For the most part, skyscrapers dominate the cityscape of New York. Opened in 1902, the triangular Flatiron Building was one of the first skyscrapers in the city. Others include the 1915 Woolworth Building, the 1930s Chrysler Building built in Art Deco style, and the Rockefeller Center building complex completed in 1939 with the NBC studio. One of the most visited monuments in the world is the 1931 Empire State Building. About 3.5 million visitors every year look down from New York’s observation deck.
Well-known churches in the city include the Saint Patrick’s Cathedral completed in 1879, the Cathedral Church of Saint John the Divine, construction began in 1892, Trinity Church in the heart of Wall Street, St. John the Divine, the United Synagogue of Conservative Judaism “and the” Armenian Apostolic Church of America’s Eastern Prelacy “.
The landmark of New York is the Statue of Liberty from 1886 on Liberty Island, New Jersey, south of Manhattan. Other significant buildings include New York’s main railway station and Grand Central Terminal, which opened in 1913. Then, be sure to visit the Brooklyn Bridge, which connects Manhattan and Brooklyn, as well as the world-famous Madison Square Garden and Carnegie Hall. On the East River in Manhattan is the building complex of the United Nations. Brooklyn Heights, an old residential neighborhood, as well as Greenwich Village with a triumphal arch and Jefferson Market Courthouse (now library) should definitely be visited to understand the character of New York. Ellis Island has been the former arrival point for immigrants.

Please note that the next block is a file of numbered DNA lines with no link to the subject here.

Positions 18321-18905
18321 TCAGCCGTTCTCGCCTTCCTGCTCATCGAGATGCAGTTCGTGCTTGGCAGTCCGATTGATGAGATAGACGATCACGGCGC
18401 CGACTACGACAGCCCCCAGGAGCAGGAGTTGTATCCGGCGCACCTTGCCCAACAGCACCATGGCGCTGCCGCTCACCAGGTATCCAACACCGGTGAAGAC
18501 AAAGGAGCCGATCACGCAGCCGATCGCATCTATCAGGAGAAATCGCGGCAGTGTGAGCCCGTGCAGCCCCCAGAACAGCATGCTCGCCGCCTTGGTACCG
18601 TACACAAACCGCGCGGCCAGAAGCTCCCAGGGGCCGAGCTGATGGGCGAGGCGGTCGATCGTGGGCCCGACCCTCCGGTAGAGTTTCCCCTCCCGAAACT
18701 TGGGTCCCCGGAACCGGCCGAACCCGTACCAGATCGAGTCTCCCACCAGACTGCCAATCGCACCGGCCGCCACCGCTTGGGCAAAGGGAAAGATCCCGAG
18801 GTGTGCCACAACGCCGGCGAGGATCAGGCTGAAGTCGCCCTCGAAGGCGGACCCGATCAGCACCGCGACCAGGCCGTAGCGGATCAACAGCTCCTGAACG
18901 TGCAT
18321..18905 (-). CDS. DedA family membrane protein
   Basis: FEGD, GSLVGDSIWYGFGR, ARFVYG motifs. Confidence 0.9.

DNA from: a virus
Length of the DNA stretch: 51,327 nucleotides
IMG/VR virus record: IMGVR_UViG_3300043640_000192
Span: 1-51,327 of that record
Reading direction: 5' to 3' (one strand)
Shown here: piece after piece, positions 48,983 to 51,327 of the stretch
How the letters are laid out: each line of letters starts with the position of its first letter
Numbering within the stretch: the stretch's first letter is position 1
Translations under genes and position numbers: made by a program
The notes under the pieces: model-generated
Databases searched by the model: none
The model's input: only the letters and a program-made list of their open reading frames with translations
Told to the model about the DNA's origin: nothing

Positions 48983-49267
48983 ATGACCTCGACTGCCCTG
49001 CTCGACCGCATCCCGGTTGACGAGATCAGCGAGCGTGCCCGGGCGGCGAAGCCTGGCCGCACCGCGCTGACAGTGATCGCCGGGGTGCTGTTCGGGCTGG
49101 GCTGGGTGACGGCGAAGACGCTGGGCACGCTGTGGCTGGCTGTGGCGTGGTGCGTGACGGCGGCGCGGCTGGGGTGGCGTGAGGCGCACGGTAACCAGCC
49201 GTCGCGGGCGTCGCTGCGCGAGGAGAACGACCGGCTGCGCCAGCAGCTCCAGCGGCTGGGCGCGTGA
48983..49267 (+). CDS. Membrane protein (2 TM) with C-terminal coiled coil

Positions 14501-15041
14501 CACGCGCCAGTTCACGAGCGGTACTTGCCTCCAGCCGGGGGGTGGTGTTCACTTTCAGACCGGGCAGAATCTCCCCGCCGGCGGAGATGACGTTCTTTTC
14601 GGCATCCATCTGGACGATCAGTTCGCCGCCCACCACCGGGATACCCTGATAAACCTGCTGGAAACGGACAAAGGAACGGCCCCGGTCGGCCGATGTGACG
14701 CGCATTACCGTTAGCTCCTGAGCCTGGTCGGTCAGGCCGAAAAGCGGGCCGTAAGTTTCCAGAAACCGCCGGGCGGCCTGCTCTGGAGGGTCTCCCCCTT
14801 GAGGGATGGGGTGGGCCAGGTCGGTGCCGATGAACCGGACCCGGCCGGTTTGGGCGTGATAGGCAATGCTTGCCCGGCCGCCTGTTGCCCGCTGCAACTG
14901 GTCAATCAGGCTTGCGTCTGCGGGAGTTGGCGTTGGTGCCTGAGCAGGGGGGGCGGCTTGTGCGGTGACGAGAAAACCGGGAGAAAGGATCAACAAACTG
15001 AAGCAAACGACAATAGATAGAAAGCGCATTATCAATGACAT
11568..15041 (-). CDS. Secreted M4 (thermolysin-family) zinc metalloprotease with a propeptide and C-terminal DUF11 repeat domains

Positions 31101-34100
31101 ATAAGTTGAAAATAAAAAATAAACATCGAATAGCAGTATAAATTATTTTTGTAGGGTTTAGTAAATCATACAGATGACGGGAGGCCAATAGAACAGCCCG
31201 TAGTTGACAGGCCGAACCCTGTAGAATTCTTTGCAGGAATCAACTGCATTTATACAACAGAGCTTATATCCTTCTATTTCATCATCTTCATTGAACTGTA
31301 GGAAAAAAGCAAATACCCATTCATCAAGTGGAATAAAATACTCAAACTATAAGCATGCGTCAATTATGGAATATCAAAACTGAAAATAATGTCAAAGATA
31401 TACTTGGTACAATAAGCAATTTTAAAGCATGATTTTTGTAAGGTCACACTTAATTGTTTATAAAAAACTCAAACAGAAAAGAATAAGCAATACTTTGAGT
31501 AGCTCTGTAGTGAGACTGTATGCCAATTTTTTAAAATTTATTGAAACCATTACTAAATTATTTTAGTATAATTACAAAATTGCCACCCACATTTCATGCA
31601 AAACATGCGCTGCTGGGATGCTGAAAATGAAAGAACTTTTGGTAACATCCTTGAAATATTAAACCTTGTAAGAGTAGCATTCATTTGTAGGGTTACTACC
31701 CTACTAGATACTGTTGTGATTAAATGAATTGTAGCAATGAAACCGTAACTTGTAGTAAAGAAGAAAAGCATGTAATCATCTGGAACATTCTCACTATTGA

Famous hotels include Wall Street’s Regent Wall Street (inaugurated in 1842), the Peninsula on 5th Avenue & 55th Street (inaugurated in 1900), The Plaza New York on 5th Avenue & Central Park (opened in 1907), Walldorf -Astoria on Park Avenue (opened in 1930), Carlyle on 76th Street (opened in 1931) and Four Seasons on 57th Street (opened in 1993).